Gevorg Mirzayan
A more realistic view is that there were some agreements between the opposition and the West, for example, not to cross certain red lines. Moscow’s position was clear from the very beginning. Russia strictly relied on the principles of international law, reminding everyone that in democratic countries people’s attitude toward authority should be expressed not with Molotov cocktails but through the ballot box.
ПРЕМИУМ
25 february 2014 | 23:00

Ukraine after the revolution

The text was originally published in Russia Beyond the Headlines

The demonstrations on the Maidan (Independence Square in Kiev), which began a few months ago, led to the removal from power of President Viktor Yanukovych and the establishment of an interim government.

“Extremists have overtaken Kiev and the western regions of Ukraine,” said Mikhail Margelov, head of the foreign policy committee of Russia’s Federation Council (the upper chamber of parliament). “And now the members of regular opposition, including the released Yulia Tymoshenko, will find themselves outside the process.

Russia’s Foreign Ministry offered a stark judgment in a statement that accused the new authorities in Kiev of planning to “use dictatorial and sometimes terrorist methods” to suppress opposition from dissenting regions.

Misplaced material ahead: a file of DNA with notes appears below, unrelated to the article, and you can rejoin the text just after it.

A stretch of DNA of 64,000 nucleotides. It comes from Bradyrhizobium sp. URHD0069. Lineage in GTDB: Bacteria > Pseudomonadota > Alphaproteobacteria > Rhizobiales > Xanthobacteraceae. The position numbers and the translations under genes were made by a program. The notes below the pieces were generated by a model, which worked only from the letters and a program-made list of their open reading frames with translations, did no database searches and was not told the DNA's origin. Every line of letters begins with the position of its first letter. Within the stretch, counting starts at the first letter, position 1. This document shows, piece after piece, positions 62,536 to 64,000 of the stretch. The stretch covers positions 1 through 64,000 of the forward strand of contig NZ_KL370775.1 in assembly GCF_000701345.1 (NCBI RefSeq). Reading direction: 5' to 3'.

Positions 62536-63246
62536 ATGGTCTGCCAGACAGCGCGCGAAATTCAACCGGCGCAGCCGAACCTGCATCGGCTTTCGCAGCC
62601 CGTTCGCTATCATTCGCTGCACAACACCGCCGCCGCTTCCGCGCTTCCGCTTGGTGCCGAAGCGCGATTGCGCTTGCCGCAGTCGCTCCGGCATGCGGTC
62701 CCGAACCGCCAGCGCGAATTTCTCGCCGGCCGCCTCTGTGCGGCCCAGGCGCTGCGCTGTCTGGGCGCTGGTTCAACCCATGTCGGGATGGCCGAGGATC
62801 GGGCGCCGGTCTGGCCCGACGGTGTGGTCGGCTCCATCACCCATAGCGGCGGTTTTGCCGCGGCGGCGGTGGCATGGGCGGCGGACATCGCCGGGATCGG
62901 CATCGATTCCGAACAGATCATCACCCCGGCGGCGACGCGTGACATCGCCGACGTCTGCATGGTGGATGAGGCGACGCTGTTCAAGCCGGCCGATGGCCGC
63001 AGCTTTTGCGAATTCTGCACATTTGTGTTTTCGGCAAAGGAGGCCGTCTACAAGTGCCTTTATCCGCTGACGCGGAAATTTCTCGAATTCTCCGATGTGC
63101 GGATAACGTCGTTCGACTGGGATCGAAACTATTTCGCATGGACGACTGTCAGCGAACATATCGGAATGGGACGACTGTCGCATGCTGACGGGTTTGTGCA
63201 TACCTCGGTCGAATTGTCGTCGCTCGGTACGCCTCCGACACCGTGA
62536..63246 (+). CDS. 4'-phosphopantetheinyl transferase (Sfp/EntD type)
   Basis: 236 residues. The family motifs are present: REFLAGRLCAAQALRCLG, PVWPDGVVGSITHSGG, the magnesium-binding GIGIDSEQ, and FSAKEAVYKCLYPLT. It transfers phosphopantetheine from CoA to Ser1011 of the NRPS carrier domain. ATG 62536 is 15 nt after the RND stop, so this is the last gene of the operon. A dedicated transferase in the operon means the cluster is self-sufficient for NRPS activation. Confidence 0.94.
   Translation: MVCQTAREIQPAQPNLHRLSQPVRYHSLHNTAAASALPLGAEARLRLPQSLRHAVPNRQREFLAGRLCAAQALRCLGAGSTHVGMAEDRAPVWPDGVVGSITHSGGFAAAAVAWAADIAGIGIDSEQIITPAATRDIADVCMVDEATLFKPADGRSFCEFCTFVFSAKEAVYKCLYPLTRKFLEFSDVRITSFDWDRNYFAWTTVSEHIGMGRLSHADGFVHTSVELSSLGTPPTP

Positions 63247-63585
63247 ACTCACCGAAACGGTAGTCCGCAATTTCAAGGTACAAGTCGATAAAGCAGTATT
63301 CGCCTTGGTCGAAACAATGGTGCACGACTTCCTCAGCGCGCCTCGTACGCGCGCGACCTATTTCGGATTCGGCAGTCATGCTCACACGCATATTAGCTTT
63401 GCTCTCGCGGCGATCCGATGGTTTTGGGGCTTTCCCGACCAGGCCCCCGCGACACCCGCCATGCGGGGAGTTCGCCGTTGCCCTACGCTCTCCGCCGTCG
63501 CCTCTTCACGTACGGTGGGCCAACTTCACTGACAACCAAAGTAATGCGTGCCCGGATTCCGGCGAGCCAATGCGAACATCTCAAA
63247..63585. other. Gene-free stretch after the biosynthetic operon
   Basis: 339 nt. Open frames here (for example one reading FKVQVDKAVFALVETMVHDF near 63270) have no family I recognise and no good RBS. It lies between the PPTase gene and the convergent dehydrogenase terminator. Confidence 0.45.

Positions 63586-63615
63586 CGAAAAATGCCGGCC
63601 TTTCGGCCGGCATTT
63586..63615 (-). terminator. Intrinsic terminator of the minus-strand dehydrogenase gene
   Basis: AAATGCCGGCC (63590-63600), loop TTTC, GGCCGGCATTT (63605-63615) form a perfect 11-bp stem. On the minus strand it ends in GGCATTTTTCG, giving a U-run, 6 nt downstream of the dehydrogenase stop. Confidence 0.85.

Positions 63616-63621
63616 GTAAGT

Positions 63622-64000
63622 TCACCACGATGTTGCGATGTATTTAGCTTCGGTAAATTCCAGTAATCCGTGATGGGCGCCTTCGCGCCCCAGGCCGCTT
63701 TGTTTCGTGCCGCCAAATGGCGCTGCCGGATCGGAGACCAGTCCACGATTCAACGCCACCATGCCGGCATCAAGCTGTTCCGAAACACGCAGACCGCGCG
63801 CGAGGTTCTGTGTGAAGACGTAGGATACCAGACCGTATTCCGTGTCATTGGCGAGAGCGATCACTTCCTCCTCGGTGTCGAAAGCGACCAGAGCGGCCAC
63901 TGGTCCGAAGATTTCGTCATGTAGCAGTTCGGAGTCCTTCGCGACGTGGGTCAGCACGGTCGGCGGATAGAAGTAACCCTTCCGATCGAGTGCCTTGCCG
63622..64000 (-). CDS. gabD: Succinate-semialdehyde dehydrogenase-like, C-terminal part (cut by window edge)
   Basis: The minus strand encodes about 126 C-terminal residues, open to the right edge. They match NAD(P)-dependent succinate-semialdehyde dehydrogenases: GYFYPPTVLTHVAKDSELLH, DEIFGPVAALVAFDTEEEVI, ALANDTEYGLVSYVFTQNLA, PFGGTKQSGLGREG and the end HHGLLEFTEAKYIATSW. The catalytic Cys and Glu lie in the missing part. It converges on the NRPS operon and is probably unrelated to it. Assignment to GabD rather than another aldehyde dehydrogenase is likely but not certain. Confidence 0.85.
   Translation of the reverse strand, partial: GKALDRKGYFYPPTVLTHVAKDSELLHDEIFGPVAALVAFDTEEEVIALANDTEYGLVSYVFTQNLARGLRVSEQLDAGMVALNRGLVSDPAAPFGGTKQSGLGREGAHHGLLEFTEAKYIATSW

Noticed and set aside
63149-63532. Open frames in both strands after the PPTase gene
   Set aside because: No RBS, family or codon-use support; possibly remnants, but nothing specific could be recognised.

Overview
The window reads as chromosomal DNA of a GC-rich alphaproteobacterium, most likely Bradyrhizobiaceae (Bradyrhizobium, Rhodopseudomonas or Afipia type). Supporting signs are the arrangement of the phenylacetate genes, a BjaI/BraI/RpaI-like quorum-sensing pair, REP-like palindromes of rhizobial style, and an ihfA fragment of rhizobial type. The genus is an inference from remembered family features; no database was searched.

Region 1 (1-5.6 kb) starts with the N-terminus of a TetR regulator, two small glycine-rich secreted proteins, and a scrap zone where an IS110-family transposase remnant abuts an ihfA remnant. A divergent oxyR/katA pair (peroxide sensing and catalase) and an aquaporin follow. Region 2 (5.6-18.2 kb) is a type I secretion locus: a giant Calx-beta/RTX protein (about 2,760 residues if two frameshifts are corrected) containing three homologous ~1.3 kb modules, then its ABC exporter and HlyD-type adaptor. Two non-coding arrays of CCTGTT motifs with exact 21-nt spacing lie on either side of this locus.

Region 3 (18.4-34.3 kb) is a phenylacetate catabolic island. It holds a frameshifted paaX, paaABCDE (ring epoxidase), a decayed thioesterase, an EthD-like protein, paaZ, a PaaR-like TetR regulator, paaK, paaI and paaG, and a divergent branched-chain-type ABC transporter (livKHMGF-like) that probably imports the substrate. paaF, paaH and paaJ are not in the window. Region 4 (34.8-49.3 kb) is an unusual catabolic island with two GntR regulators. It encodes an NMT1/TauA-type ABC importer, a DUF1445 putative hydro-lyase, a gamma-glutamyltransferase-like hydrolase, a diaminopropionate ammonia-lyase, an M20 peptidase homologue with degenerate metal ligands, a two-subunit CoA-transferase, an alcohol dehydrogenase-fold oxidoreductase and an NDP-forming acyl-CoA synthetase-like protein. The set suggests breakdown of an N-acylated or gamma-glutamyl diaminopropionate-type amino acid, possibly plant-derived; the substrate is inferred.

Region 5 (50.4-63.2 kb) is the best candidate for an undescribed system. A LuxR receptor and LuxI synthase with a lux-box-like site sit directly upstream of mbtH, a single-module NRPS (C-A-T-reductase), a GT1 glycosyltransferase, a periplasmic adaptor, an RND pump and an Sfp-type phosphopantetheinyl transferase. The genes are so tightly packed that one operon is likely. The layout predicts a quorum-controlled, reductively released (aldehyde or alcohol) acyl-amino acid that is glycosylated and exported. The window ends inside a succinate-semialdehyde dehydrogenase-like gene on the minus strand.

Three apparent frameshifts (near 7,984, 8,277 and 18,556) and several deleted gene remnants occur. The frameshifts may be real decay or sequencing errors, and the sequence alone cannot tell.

The European Union, meanwhile, said that proposed aid to Ukraine would have to run to billions of euros, while the United States said that it was ready to supplement any financial support that came from the International Monetary Fund.

Some Russian commentators suggest that Brussels and Washington “radicalised” the Maidan.

“The rebellion occurred with maximum political support and apparently with direct operational management of the United States and the European Union,”said political analyst Sergei Markov.

These allegations are exaggerated: the radicalisation of Maidan shocked and confused the political elites of the EU and USA, and their common position against Mr Yanukovych appeared only after the Munich conference.

A more realistic view is that there were some agreements between the opposition and the West, for example, not to cross certain red lines. Moscow’s position was clear from the very beginning. Russia strictly relied on the principles of international law, reminding everyone that in democratic countries people’s attitude toward authority should be expressed not with Molotov cocktails but through the ballot box. Russia also does not believe in the viability of the post-revolutionary Ukrainian state (especially if the Ukrainian ultra-nationalists who provided militants for Maidan gain political dividend).

The events have destroyed not only Yanukovych but also the weak state institutions, and exacerbated contradictions between the west and east of the country. Moreover, Yanukovych’s overthrow and early presidential elections in May (a violation of the agreement brokered by EU foreign ministers, which provided for elections between September and December) will not help to stabilise the situation.